A 1,500 year old femur bone said to belong to Jesus’s brother St James the Younger isn’t the real deal.
It’s definitely that of an ancient Christian and worthy of respect. But Catholics hoping the sacred skeleton fragment, housed at Santi Apostoli Church in Rome, might bring them closer to the Lord are surely disappointed today.
A group of experts from Denmark, the Netherlands, the UK and Italy put the femur through some rigorous tests, via a process called Archaeometry. This multi-faceted approach to studying relics included radio carbon dating, where the bone was dated to between 214 – 340 AD.
Impressive stuff. Yet St James – also referred to as James the Less – reportedly perished in AD 60. He’s believed to have met his end either by stoning or crucifixion in the ancient city of Ostrakine, according to modern day coverage reports the Daily Mail.
Was he brother to the Son of God? Many are convinced by the records. The Mail goes on to mention the different sources, one of which is the New Testament. Much revolves around what is meant by “brother” in the first place. Experts state it refers to a confidant rather than a blood relative.
Other sources point to a more direct connection. Jesus’s earthly parent Joseph had a previous wife, according to “apocryphal writings”. Her name was Melcha and she gave birth to James, making him a possible half brother to our Savior.
The dramatically-titled – and heretical – ‘First Apocalypse of James’ from the 5th century reveals Jesus imparted wisdom to his supposed relative, though ambiguity remains over his description as a brother.
Fast forward in time to 2002 and the existence of the James Ossuary. An ancient chest regarded by some to be fake, it bears an inscription confirming James as the Son of God’s brother. Taken to court on forgery charges, the owner was ultimately found innocent.
The martyr’s femur was displayed on a wooden peg with gilded ring at the church, built partly in St James’ honor during the 6th century. For the past half century or so the church has been run by the Franciscan brotherhood.
Southern Denmark University (SDU) played a key role in the study, published in the Heritage Science journal. In their statement, they outline how Christianity emerged from the shadows following a declaration from Constantine the Great.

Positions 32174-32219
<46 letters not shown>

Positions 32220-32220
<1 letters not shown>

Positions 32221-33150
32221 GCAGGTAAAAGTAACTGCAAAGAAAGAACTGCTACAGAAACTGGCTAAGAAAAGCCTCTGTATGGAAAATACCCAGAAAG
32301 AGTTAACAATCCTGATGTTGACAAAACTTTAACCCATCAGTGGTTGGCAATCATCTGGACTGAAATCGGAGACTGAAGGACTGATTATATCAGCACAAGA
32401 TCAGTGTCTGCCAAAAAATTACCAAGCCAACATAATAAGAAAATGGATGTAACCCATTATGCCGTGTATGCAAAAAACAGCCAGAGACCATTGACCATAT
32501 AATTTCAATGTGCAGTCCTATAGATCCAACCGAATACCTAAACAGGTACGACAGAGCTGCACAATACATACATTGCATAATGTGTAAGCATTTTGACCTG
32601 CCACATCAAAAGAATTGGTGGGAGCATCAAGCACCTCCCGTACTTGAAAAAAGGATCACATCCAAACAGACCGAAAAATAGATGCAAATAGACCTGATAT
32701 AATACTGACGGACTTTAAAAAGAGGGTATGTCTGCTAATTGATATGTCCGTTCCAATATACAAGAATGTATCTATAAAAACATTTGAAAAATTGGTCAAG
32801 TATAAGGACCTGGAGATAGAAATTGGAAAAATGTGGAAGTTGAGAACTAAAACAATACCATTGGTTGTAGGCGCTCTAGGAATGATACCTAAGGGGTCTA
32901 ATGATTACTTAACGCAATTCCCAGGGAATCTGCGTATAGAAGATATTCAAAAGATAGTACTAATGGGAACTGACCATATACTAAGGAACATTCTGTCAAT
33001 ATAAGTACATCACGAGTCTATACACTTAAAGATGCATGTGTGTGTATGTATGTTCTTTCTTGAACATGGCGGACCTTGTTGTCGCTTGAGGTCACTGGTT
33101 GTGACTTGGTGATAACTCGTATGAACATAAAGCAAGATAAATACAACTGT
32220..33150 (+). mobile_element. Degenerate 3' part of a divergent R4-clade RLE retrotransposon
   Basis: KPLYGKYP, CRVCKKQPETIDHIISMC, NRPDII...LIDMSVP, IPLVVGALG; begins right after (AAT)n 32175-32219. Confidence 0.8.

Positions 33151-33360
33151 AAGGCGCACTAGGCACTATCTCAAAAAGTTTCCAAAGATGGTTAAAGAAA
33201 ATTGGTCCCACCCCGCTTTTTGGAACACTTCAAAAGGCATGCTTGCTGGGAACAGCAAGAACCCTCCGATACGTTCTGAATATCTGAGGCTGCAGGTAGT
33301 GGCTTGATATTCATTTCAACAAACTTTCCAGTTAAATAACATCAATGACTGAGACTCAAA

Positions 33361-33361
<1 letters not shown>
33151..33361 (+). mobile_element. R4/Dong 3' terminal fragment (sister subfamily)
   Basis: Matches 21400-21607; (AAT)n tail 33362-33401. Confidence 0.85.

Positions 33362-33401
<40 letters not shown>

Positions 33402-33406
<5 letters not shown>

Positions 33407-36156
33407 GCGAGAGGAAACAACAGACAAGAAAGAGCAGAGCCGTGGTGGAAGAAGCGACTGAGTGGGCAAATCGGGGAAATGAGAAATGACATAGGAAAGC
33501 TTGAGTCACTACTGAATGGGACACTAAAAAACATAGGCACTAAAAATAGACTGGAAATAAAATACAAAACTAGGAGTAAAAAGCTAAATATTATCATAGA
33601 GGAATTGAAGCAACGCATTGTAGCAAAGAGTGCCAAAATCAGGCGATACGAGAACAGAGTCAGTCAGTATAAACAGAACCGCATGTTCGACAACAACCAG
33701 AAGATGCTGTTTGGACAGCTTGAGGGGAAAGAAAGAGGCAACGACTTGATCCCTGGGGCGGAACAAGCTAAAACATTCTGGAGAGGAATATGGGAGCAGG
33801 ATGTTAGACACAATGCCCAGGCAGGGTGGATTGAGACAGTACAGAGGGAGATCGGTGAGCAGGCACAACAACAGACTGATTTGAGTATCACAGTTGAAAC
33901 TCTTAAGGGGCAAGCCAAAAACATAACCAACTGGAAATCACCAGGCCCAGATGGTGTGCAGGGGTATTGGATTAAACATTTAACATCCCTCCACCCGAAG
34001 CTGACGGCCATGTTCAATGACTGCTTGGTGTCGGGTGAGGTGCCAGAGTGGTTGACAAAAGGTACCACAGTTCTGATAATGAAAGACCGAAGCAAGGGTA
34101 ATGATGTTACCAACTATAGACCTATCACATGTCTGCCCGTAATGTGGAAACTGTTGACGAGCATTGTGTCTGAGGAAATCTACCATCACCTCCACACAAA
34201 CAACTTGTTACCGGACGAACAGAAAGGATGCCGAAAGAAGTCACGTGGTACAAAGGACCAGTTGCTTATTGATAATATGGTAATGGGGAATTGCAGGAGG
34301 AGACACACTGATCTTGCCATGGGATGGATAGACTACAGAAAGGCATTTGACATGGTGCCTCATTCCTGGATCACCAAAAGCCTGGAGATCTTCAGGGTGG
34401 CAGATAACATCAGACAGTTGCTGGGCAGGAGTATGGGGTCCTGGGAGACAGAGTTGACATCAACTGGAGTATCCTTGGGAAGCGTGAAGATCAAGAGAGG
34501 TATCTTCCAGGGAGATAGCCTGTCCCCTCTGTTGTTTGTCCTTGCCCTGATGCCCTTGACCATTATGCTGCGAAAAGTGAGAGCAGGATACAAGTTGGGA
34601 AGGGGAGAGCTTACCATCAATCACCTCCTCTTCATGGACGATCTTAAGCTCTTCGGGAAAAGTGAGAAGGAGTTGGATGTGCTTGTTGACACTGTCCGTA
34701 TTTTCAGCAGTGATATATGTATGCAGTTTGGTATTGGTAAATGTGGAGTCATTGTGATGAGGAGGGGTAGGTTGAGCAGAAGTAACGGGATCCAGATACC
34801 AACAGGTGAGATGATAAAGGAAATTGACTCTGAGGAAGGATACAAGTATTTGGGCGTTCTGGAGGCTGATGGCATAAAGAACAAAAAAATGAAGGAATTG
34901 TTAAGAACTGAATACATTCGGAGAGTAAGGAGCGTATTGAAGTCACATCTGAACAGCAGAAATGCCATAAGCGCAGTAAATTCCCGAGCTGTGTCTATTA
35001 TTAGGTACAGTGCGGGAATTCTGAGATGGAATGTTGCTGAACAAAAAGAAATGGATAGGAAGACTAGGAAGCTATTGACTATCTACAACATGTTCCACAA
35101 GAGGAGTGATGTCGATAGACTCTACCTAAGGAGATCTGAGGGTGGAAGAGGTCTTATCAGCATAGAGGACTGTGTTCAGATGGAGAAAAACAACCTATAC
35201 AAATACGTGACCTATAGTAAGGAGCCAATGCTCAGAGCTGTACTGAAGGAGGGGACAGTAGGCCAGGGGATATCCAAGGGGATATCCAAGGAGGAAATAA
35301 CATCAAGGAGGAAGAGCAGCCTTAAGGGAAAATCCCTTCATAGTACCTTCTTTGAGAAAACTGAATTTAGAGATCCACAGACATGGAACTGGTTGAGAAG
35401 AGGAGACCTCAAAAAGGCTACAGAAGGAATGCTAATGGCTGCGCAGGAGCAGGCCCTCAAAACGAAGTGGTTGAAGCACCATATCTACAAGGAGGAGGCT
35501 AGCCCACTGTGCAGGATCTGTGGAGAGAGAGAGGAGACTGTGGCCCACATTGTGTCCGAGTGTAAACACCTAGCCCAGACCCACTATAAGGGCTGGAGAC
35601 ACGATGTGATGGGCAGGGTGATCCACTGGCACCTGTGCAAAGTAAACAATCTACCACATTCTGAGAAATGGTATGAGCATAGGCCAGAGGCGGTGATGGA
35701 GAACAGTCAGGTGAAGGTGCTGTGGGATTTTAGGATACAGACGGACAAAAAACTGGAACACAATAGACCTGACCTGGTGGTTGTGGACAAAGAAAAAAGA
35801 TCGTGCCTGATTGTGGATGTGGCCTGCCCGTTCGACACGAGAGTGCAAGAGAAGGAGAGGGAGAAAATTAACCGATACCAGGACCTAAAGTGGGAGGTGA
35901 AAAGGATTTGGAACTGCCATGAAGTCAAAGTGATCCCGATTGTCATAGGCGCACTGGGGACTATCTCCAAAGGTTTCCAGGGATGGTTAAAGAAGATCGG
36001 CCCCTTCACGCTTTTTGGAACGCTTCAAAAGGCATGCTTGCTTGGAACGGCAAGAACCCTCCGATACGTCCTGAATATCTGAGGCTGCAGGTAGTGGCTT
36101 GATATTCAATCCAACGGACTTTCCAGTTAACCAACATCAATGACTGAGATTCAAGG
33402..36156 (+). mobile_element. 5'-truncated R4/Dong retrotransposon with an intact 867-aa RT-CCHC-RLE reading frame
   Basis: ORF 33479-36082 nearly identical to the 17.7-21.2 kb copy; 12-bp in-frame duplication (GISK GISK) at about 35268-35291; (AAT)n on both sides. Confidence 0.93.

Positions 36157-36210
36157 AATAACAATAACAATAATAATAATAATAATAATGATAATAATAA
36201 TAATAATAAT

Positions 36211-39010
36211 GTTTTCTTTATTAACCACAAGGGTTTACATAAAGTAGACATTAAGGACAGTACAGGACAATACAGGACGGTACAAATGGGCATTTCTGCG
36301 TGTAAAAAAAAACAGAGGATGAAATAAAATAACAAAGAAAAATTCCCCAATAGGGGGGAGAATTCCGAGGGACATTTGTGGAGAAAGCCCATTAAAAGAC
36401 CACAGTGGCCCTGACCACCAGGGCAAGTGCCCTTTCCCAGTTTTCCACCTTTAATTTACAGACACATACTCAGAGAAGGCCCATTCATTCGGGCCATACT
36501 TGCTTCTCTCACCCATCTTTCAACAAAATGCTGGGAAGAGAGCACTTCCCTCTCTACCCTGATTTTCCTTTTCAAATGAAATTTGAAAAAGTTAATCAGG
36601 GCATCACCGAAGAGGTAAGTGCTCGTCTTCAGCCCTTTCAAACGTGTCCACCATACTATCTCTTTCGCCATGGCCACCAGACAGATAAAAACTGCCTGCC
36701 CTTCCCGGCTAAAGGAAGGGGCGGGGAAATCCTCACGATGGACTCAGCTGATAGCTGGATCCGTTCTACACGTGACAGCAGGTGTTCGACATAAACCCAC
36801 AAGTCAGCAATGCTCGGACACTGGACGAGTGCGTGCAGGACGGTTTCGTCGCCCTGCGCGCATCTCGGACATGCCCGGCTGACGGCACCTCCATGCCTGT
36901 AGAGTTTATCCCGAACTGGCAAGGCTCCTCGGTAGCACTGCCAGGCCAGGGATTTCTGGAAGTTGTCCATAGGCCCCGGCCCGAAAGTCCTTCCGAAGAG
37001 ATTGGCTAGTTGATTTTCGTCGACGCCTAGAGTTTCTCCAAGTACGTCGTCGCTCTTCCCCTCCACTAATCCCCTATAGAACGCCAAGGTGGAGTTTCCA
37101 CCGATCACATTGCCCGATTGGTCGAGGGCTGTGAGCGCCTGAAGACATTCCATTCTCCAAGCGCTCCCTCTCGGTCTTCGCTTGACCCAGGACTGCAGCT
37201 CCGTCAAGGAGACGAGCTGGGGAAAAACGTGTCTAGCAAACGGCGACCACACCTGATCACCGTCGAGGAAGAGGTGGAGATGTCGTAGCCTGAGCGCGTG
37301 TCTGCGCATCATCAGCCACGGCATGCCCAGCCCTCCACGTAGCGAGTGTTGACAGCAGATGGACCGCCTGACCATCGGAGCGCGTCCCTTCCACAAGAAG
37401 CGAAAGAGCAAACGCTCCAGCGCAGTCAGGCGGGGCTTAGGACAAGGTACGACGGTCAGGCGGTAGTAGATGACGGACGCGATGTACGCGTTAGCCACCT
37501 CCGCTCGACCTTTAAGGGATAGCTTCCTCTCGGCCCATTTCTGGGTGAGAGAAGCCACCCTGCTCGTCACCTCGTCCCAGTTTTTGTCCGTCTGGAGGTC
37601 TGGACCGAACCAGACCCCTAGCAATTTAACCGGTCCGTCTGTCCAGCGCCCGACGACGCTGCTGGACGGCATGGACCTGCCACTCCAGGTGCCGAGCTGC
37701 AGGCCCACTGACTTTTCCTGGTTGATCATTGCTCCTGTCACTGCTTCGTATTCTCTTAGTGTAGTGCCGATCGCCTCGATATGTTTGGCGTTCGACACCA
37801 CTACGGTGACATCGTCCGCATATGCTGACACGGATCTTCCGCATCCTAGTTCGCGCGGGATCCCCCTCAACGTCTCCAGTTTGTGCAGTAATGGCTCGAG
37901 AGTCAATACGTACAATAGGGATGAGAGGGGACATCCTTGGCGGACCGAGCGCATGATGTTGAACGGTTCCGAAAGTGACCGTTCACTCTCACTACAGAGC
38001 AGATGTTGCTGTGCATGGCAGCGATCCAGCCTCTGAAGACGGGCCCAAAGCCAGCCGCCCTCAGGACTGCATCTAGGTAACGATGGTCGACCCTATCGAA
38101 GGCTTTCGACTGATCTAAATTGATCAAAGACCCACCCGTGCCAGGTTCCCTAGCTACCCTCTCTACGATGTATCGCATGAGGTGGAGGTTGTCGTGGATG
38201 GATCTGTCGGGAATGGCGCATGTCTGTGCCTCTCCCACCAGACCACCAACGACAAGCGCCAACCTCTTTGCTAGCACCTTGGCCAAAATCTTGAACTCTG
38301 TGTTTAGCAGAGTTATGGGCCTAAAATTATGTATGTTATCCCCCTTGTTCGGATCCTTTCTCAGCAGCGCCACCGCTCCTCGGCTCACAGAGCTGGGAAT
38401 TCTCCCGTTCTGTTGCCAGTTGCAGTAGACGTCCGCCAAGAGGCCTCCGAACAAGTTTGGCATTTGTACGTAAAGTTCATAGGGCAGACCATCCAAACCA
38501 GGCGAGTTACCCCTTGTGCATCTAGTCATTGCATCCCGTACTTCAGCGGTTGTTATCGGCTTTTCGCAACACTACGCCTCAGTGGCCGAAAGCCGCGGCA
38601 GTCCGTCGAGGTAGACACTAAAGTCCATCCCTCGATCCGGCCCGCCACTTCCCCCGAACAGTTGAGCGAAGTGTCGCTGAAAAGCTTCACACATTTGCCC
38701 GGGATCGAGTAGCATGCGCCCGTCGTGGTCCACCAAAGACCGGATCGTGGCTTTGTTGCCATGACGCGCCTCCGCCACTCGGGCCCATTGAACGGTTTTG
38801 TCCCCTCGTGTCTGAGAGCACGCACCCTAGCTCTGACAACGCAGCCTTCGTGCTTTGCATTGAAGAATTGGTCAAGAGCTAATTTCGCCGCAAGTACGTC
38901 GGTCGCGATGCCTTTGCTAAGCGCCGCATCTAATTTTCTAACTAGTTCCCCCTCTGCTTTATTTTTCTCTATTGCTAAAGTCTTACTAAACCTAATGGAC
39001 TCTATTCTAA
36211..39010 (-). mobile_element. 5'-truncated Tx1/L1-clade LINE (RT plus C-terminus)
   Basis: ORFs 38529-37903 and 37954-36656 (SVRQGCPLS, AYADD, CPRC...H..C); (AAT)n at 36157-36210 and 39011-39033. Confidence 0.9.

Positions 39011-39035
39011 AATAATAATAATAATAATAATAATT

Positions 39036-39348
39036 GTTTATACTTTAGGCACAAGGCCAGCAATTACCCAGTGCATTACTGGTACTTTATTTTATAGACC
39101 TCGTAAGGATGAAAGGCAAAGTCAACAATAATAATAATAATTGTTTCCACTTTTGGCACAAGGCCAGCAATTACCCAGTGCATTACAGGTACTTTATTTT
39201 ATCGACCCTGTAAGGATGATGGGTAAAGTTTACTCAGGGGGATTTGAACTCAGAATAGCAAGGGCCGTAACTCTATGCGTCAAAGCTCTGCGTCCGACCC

Christians then went to ancient grave sites to recover bones thought to belong to St James and others. These would be placed in new and special surroundings befitting their status. The business of relocation was named “translation” and is presumably behind bones appearing at Santi Apostoli.
Also on display are the tibia and mummified foot of St Philip. He too appears to have died in AD 60. The grisly lowdown is provided by the Mail, who write “some accounts say he was crucified upside down”, whereas others claim he was “beheaded” or “stoned to death”. On a more reassuring note, natural causes is another option.
The bones said to be St Philip’s haven’t been verified, as they are unsuitable for carbon dating.
Writing in Heritage Science, the team – led by Prof Kaare Lund Rasmussen of SDU – wanted to examine the church structure as well as its contents.
The piece describes a high altar construction featuring oil remnants and some ceramic. These were dated and found to be “consistent with a translation of the relics following the erection of the church at the time of Pope Pelagius I in AD 556–561.”
Quoted by SDU, Prof Rasmussen thinks the discoveries shine “a rare flicker of light on a very early and largely unaccounted for time in the history of early Christianity.”
Another Article From Us: Is This the Childhood Home of Jesus Christ, Archaeologists Believe So
With St Philip’s bones unable to be analyzed, questions over his remains lie unanswered. Science dictates that St James is sadly not part of Santi Apostoli. Might the skeletal evidence be found elsewhere? And if they do exist, who exactly was James the Less to Jesus Christ…?